Synopsis by Hal Erickson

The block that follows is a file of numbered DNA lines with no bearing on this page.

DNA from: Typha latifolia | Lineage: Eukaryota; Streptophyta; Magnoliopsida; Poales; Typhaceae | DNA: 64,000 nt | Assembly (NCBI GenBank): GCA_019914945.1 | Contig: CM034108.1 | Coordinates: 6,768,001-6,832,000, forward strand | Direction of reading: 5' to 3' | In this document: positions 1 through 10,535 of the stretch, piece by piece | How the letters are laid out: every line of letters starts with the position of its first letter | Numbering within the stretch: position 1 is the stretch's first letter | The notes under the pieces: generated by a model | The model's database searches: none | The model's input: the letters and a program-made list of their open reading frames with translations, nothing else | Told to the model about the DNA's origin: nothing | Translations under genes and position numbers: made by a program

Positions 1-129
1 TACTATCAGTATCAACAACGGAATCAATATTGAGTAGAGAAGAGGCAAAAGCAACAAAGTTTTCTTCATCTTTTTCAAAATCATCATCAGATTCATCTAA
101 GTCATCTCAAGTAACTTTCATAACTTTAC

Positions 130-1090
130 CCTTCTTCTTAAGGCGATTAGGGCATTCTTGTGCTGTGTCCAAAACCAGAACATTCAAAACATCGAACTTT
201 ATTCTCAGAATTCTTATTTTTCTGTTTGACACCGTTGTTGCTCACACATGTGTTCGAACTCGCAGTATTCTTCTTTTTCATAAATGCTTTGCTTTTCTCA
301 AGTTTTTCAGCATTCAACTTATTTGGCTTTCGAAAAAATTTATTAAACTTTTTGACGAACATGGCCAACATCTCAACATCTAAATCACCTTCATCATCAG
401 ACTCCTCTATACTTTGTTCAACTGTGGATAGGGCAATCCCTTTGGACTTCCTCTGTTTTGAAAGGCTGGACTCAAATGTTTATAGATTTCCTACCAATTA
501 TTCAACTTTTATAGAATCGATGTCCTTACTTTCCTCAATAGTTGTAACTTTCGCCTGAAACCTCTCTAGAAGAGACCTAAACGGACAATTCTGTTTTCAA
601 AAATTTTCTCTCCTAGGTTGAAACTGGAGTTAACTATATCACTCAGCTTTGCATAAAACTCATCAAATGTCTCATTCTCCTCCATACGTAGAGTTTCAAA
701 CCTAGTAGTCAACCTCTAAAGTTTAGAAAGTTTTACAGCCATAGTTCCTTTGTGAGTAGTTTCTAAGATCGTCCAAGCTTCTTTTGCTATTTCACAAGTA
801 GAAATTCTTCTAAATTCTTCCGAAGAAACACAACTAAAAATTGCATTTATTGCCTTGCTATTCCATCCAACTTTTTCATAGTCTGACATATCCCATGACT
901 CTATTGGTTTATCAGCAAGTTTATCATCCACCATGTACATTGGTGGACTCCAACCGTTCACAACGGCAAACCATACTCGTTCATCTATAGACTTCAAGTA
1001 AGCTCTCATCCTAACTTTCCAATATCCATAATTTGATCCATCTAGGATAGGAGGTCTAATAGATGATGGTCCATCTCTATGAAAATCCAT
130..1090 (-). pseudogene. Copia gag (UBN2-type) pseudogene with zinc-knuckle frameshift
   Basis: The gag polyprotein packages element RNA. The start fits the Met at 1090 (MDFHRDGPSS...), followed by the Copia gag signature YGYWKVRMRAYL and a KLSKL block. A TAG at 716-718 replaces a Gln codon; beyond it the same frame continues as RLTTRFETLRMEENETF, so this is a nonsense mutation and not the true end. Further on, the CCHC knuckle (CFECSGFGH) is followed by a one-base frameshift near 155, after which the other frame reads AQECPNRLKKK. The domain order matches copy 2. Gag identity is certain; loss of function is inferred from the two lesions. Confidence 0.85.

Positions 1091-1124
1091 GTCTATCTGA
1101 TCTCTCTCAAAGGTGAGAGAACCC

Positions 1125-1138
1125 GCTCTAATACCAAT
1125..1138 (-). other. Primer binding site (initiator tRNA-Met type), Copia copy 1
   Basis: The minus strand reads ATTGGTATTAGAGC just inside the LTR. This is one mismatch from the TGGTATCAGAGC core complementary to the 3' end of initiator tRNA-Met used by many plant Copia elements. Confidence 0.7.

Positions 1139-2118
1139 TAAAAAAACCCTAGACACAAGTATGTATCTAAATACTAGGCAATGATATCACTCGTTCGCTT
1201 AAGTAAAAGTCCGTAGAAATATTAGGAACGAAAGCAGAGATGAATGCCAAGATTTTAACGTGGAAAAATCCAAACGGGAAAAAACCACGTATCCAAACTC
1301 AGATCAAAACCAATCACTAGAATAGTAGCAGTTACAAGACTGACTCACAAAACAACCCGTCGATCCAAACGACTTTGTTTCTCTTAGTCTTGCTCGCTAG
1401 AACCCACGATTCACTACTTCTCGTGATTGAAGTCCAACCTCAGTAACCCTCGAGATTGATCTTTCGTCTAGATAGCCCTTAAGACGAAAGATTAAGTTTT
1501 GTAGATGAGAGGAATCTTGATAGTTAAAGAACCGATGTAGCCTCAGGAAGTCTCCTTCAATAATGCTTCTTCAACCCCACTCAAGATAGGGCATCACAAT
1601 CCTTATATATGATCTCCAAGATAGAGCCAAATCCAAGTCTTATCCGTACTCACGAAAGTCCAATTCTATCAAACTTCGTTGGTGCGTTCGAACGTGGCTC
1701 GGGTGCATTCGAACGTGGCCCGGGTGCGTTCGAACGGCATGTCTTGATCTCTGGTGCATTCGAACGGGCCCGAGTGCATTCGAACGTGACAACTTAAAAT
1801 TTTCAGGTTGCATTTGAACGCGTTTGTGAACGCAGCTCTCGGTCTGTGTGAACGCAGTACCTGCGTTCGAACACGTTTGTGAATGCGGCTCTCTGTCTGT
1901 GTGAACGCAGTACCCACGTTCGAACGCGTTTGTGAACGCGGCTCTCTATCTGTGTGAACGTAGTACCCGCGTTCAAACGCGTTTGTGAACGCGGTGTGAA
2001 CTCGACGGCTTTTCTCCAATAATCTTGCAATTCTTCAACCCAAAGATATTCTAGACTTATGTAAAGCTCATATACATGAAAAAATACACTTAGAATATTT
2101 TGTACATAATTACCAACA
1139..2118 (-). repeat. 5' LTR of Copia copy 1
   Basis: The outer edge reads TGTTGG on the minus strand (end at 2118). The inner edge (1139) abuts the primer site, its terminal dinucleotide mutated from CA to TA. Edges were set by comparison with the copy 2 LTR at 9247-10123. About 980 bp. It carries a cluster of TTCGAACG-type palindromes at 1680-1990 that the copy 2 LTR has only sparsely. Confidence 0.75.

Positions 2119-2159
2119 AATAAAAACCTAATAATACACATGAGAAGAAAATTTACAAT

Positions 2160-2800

When the trade magazine Variety reviewed the 1918 drama Unclaimed Goods, the critic noted snootily that the author of the tale was Johnston McCulley, "whoever he may be." Within a few years, however, everyone would know who McCulley was, by virtue of the author's greatest literary creation, "Modern Robin Hood" Zorro. Be that as it may, Unclaimed Goods was a minor western about a sheriff's daughter (Vivian Martin), who, unable to afford train fare to the mining town where her uncle lives, has herself shipped C.O.D. as "freight" via Wells Fargo Express. Upon her arrival, the girl discovers that her uncle is likewise unable to pay the shipping costs, thus she is forced to remain in the Wells Fargo office as "unclaimed goods." The swarthy locals capriciously decide to auction off the heroine, with the villain of the piece offering the highest bid. Goodness knows what fate would be in store for the girl were it not for the arrival of The Hero, who not only saves her from the bad guy's clutches, but also brings Law and Order to the community.